Death knight- The Blackguard, as featured in the 4th Edition Essentials book “Heroes of Shadow”. This is a paladin variant that uses necrotic or evil energies to power their thirst for vengence.

Druid- The default 4th Edition druid is a perfectly good fit for a cat or a spellcaster druid. Though if you were looking for a bear druid I’d instead take a look at the Warden class. They are shapeshifting tanks, though you will have to reskin some of their base abilities. For a restoration druid, consider the Shaman class, which is a summoner and healer.

Hunter- The 4th Edition Ranger is a perfect fit here. There are even trap-based and spell-based Paragon Paths to choose from to make you more like a specific Warcraft build. You can choose either ranged or melee builds, or a mix. There is also the lesser-known Seeker class which is a more spell-based archer.

Mage- Wizards and Sorcerers work equally well for Mages as far as spell effects go, though their main casting stats imply that Mages are more like Wizards typically.

Monk- While there is a 4th edition monk class, and it is extremely fun to play, I would also consider using the Avenger class to represent certain kinds of monks.

Paladin- Both Warcraft and D&D 4e paladins are plate-wearing defenders that use holy magic to smite the unholy. Holy paladins might consider being the D&D cleric class instead, but otherwise being a Paladin is everything you’d want it to be.


Priest- The default D&D healer is the Cleric, who wears chainmail and weilds maces and is a melee fighter as well as a healer. That’s not really what Warcraft Priests are like. Fortunately there is a divine based, cloth wearing, control class called the Invoker that can fill a lot of the same roles, doubly so if you multi-class or hybrid into cleric to grab their healing.

Rogue- Dungeons & Dragons has a rogue class that is great at being a Warcraft rogue, but they also have a class called the assassin which should also be of interest. The rogue is a magic-less backstabber, while the assassin has been trained to use shadow magic in order to bring targets down quickly. It’s all down to which flavor you prefer.

Shaman- If you want to play something that feels like a WoW shaman, do not play as the D&D 4e shaman class. Instead, play as a cleric and re-theme your powers and abilities as needed. Clerics are healers that do radiant, fire and lightning damage while wearing chainmail and doing melee damage with maces and axes. It’s a perfect fit once you change the cultural trappings. For those Elemental types, you can also check out the D&D elemental sorcerer.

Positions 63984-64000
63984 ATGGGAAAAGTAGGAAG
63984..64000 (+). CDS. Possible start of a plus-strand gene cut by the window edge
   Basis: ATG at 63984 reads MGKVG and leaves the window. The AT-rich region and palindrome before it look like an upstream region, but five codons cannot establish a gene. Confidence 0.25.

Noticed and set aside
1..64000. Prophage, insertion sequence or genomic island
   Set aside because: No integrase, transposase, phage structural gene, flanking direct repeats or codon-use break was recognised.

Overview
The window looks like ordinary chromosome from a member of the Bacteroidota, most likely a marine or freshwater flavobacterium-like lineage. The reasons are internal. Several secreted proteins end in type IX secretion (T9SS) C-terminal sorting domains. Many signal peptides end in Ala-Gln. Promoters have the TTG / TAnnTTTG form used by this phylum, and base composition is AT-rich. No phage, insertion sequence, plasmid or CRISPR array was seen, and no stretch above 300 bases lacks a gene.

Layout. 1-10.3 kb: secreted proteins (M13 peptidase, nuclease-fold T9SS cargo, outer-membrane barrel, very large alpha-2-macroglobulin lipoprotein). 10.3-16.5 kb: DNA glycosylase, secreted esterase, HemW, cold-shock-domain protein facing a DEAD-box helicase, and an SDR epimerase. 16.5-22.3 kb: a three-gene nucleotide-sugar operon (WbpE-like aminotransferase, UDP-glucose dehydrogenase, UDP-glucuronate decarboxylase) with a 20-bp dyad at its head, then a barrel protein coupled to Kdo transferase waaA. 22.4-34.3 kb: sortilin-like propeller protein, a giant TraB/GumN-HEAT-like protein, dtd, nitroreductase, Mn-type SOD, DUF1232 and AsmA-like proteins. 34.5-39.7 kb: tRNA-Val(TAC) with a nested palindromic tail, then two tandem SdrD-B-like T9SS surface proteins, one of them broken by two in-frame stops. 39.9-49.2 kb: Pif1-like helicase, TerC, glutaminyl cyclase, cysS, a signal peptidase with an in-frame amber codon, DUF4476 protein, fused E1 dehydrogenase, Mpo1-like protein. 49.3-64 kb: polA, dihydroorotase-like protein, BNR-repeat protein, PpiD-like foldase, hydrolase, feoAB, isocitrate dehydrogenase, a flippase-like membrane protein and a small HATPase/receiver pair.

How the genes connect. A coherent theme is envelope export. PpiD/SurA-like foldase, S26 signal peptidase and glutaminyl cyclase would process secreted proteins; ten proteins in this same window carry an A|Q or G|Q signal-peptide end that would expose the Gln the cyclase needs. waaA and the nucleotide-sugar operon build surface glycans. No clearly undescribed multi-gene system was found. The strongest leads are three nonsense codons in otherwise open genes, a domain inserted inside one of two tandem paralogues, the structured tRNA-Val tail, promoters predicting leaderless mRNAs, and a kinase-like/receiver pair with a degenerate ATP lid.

Warlock- There are three summoning classes in D&D 4e: druids, shaman and artificers. The druid and shaman don’t fit mechanically for a warlock, but the artificer might. It would be one focused on summoning for utility and spawning healthstone wells and such. The D&D warlock itself fits a Warcraft destruction warlock, and features teleportation heavily. As for flavor, D&D warlocks hit the right spot.

Warrior- Each of the three warrior specs is easily made in D&D. Protection warriors are fighters, plain and simple martial defenders. Fury warriors are easily represented by barbarians, which overlap in many ways (eg: temporary hit points, focus on charging, area of effects attacks). Arms warriors can be reflected as Warlords, battlefield leaders that inspire morale and help make everyone’s efforts better.


D&D 5th Edition

Originally I was planning on doing a conversion of the world to D&D 5th edition all by myself. Then a friend of mine pointed me to this amazing resource created by members of The Piazza D&D forums (I know nothing of their forums except that they have made this document). You can take a look at the 148 page D&D 5e conversion document here (on Google Docs).

It’s surprisingly in-depth and covers everything from races, to all-knew classes built from the ground up to be WoW classes, to rules for professions (both gathering and crafting), and new spells and feats too! Definitely a must-read, no matter which edition you intend to run or Warcraft game in.

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About the Author

Luke Turpeinen

was raised by lava wolves deep in the Vesuvian sulfur jungles. He played board games with his family often. The discovery of games like Risk led him to the 1993 TSR classic Dragon Strike which fueled a life long love of games. Luke tends to like games that have high production values, quick-to-learn rules and hard-to-master strategies. Current Favorite Game: Argent: the Consortium.

3 Responses to Playing Warcraft In D&D

  1. Luke,

    NIce article! I commented on Nicole’s from a few weeks back…it’s great to see your articles agaon, Hope you two had a wonderful Thanksgiving holiday and are prepared for the Christmas season.